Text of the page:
An insight into the types of people who bet on sport is provided in a 19th-century court case in which a Mr Thomas A’Court (aka ‘Tom A’Court’) was accused of ‘a frequent repetition of betting to the amount of £1000’. He was caught out when Lord Advocate Lord Stanley told the High Court that ‘His Lordship was instructed that a bond of £500 had been taken by A’Court for betting against King’s Theatre football’ (the football game in question, on 4 September 1874, was the Oldham v Stockport County game that ended in a 0–0 draw).
A committee of inquiry was set up in which ‘the principal directors of the Company were examined and statements taken by the Court of Vice-presidents.
If the directors could not swear to the truth of these statements it was stated that “they knew too much” and therefore there was no justification for keeping them’.
The directors of the theatre were given notice of the board’s intention to dismiss them and in addition £300 compensation.
A subsequent show on 5 November, at which both music and the play were bad, prompted the play’s director, James D’Alton, to write ‘In furtherance of the sentiments of the “Opinion” now published, the directors have discharged me of my charge and have expressed a desire that I remain where I am until they are compelled to reinstate me.
On that day the performance of Simeon in W. S. Gilbert’s Prince Hal was finished in disgrace, and the Royalty Theatre is at present a ruinous wreck.’
In 1881 A’Court’s licence was cancelled, and in March 1883 he was found guilty of bankruptcy, for which he was fined £500.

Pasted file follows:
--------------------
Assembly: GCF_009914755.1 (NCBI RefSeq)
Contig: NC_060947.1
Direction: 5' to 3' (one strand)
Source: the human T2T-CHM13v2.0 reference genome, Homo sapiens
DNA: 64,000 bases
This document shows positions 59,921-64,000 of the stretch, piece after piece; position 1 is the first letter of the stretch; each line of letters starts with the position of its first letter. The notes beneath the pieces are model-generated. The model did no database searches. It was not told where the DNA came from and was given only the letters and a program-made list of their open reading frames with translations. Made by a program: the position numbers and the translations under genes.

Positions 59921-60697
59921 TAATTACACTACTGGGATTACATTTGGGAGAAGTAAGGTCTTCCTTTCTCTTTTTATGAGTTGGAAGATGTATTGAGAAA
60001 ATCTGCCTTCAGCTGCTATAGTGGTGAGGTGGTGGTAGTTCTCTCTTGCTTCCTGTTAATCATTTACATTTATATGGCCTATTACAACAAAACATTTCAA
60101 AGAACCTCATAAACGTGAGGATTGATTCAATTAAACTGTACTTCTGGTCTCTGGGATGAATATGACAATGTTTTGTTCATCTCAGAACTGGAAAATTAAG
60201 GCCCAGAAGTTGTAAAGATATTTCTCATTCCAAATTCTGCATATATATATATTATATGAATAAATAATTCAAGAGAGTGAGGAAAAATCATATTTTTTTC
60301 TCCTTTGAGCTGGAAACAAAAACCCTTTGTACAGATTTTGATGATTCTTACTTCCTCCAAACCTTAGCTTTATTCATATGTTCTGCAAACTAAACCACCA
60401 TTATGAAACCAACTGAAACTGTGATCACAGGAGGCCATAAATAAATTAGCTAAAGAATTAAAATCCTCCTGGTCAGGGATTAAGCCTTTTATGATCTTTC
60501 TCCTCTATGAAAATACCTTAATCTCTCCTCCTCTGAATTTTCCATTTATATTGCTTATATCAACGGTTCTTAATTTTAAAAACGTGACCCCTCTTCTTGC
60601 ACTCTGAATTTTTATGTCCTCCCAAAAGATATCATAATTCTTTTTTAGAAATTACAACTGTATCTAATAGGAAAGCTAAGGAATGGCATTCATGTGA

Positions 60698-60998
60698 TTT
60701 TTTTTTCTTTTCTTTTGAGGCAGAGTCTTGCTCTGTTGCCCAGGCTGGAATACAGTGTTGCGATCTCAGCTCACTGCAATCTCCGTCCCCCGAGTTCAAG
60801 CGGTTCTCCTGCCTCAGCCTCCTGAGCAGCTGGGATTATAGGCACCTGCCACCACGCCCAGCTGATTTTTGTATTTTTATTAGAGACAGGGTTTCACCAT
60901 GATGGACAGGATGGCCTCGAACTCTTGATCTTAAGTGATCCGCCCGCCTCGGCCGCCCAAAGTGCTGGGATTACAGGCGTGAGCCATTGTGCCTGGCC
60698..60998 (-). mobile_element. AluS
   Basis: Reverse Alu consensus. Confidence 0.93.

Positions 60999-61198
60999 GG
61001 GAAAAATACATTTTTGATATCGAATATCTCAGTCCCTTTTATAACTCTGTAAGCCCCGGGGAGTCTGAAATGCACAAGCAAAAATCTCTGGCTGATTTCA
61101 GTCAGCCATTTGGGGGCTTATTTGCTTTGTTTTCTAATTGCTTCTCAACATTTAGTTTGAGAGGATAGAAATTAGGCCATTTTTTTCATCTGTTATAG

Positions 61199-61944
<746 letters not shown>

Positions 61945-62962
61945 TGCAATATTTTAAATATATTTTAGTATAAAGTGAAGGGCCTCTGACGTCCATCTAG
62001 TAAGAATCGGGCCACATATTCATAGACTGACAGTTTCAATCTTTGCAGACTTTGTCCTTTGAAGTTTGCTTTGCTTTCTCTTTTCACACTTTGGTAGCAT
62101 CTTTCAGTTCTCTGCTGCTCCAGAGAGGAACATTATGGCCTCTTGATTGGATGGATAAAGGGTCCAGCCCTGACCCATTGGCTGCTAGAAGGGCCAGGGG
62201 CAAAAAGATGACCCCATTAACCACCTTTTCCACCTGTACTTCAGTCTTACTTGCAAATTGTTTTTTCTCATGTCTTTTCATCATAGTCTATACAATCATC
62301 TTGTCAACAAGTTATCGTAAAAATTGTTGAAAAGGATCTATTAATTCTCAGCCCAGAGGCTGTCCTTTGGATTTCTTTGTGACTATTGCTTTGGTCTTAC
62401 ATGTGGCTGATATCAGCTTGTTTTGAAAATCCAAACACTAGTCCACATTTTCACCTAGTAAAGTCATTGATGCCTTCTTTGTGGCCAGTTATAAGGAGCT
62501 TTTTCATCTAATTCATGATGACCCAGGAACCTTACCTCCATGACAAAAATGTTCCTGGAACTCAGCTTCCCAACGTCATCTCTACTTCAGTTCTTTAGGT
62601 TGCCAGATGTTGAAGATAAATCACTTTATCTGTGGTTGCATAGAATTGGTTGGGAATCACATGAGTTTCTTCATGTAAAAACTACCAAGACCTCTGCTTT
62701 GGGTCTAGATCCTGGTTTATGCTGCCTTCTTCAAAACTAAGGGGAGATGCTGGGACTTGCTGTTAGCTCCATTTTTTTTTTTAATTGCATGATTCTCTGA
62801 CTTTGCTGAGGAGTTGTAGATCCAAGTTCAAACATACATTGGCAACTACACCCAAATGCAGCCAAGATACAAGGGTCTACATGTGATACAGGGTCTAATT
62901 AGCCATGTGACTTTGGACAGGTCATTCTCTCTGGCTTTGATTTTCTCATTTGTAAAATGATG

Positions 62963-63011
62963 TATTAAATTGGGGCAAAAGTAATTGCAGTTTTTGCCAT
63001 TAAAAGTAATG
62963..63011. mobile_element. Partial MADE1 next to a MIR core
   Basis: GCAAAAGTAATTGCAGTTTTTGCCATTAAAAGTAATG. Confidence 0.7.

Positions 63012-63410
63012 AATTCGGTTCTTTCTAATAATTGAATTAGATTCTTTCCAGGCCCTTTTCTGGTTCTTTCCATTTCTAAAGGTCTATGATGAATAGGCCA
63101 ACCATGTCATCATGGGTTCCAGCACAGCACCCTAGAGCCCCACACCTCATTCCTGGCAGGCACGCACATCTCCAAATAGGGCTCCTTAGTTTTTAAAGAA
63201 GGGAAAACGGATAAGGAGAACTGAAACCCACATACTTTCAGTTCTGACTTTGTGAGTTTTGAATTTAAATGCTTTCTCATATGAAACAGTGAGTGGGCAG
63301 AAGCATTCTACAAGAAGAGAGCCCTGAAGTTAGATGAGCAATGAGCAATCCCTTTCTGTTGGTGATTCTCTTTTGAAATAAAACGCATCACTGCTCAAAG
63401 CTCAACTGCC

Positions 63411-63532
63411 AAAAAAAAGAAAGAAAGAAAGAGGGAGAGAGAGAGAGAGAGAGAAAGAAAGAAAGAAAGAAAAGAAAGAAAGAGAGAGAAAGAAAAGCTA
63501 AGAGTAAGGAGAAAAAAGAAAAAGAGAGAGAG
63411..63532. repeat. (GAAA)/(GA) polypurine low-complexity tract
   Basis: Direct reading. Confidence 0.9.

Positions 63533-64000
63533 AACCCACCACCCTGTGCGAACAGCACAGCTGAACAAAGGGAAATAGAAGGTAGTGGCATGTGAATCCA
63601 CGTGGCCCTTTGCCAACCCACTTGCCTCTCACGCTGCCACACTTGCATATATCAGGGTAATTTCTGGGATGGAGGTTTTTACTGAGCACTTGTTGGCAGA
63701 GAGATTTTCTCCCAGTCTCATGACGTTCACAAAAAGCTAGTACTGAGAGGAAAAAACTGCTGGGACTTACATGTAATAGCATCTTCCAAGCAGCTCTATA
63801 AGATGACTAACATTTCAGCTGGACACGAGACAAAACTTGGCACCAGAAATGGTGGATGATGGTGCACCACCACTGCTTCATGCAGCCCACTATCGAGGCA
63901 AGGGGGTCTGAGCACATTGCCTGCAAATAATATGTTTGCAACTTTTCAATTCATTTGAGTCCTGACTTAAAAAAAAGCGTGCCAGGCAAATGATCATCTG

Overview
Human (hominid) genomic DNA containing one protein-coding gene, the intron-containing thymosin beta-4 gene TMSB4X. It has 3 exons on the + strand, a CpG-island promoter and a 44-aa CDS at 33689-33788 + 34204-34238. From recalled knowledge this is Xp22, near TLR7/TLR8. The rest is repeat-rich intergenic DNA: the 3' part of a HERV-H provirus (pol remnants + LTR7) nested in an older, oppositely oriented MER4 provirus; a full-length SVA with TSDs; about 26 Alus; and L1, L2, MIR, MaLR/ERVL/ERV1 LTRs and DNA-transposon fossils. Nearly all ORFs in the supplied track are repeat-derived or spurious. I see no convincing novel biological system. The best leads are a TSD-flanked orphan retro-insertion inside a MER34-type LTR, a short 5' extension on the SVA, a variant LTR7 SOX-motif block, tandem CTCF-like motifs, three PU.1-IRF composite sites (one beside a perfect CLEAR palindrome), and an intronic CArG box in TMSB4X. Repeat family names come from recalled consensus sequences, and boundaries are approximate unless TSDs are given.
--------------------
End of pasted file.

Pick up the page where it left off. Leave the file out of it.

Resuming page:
The players complained that their pay was withheld for months after the show’s opening, and when their union took them to court to claim back the wages they were awarded just £100.
This resulted in the resignation of Gilbert as musical director.
Gilbert was then paid by a company that was not yet registered, in addition to his other employment as a dramatist.
Eventually the story of the demise of the Royalty was told by Gilbert himself in a memoir called ‘What Has Begun in Oldham’.
The Oldham Royalty theatre was the second of the three Victorian theatres at the centre of a financial scandal.
The first was the Theatre Royal, Manchester, which had been established in 1866.
In December 1875, shortly after the Oldham theatre opened, the Manchester City Council auditors discovered that £20,000 had been ‘illegally deducted from the (city council) building fund, (was) spent on other private interests, and was due to be paid back.
So far as the Council can make out, there is no trace of the money at present’.
The funds were then frozen by the Court of Chancery.
One director of the Manchester Theatre Royal, George Betts, was also the brother of the new theatre’s managing director, Edward Betts.
He was ordered to refund the money.
He too was found guilty of bankruptcy in June 1876, fined £1,000, and sent to prison for two years.
Edward Betts died in 1881, the same year as Thomas A’Court.